vb. To make a quick, short journey or errand; usually roundtrip.

WordNet
nip
  1. n. a small drink of liquor; "he poured a shot of whiskey" [syn: shot]

  2. a person of Japanese descent [syn: Jap]

  3. a tart spiciness [syn: piquance, piquancy, tang, tanginess, zest]

  4. a small drink [syn: sip]

  5. small sharp biting [syn: pinch]

  6. [also: nipping, nipped]

nip
  1. v. squeeze tightly between the fingers; "He pinched her behind"; "She squeezed the bottle" [syn: pinch, squeeze, twinge, tweet, twitch]

  2. give a small sharp bite to; "The Queen's corgies always nip at her staff's ankles"

  3. sever or remove by pinching or snipping; "nip off the flowers" [syn: nip off, clip, snip, snip off]

  4. [also: nipping, nipped]

Wikipedia
Nip

Nip is an ethnic slur against people of Japanese descent and origin, similar to the ethnic slur Jap.

NIP (model theory)

In model theory, a branch of mathematical logic, a complete theory T is said to satisfy NIP (or "not the independence property") if none of its formulae satisfy the independence property, that is if none of its formulae can pick out any given subset of an arbitrarily large finite set.

Usage examples of "nip".

Snuffling loudly, she came close enough to nip at it and Alec snagged her by the head stall.

The only Englishmen likely to be out and about, though, were curbers and flicks and nips and high lawyers: thieves and robbers who might have a professional interest, as it were, in making his acquaintance.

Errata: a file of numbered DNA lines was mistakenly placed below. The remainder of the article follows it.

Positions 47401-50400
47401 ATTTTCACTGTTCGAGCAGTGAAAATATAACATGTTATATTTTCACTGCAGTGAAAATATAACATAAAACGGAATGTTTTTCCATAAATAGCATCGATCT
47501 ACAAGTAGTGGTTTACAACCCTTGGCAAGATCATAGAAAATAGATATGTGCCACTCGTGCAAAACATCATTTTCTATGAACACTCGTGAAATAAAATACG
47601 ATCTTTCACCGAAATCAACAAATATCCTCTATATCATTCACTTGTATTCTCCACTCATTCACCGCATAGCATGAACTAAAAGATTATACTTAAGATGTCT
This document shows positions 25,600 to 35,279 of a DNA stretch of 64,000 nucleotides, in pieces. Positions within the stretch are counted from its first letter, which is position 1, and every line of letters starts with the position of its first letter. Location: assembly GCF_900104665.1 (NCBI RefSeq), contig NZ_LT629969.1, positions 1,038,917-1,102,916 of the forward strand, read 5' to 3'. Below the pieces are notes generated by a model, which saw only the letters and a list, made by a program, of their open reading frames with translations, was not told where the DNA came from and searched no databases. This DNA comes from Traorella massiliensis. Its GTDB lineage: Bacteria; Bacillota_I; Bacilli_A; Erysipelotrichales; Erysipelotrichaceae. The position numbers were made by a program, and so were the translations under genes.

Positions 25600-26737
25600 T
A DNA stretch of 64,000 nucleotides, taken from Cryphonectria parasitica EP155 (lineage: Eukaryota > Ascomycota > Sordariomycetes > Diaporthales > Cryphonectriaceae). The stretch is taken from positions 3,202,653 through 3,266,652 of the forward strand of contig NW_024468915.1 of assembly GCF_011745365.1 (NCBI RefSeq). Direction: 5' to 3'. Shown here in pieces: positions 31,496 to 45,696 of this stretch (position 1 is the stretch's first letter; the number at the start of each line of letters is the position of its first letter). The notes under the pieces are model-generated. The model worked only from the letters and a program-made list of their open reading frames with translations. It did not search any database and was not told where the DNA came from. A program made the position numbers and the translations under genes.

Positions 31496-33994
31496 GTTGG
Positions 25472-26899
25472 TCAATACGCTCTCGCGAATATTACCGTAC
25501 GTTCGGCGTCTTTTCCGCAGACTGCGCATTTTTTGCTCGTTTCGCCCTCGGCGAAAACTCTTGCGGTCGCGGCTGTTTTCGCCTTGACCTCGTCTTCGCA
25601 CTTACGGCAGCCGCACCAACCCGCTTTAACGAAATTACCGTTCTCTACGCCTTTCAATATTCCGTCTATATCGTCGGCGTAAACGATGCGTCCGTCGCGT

But a steady stream of the lovely birds flashed downward, nipping at Erith with quick tilts of cutting beaks, then winging away with undiminished speed.

I must be content to abide by his judgment, and if I did not nip the affair in the bud there would be nothing for it but to remove Fanny from our care.

No alcoholic beverages would be served at the fantasia, and Cyrus enjoyed a preprandial nip of whiskey.

Her faultless nature, one sum of perfections, is wrapt up in her affections--if they were hurt, she would droop like an unwatered floweret, and the slightest injury they receive is a nipping frost to her.

Much vegetation had been nipped by early frost, and storms blew in every other day, roaring across the Pan Woods to rot what little provender remained and force the unicorns to spend full as much time huddling underhill as they did foraging for food.

But first old Giles must have a taste of food to put strength in his feeble old body, and a nip of wine to steady his torn and tortured nerves.

No craggy nor rockie places, nipt and blasted with sharpe windes, nor burnt with an vntemperate hotte Sunne, but vnder a sweet and pleasant temperature, in a moderate meane reioycing, betwixt two extreemes, the fields fruitful and without tillage and manuring, yeelding all commodities, warme hilles, greene woods and sweet coole shadowes.

But, after nipping off several choice hunks, the creature had no trouble regaining flight by running the length of the neck and flapping its massive furred wings a couple of times.

Just after Hamilton Place a bus went by, pulling away from the kerb, and I nipped on to it, giving him room to follow.

Even the two helmeted soldiers Kindy saw, evidently on fire watch, took furtive nips from covered bottles and wavered when walking.

Koolee, and Monnie, and Nip and Tup all ran to meet the hunters, and you never saw two prouder boys than Koko and Menie when they showed the reindeer to their mothers.

He massaged both and surprised her by laving her pussy, nipping her clit.

It had lidless eyes and horrible writhing hair that was a mass of eels with tiny sharp teeth nipping at her face.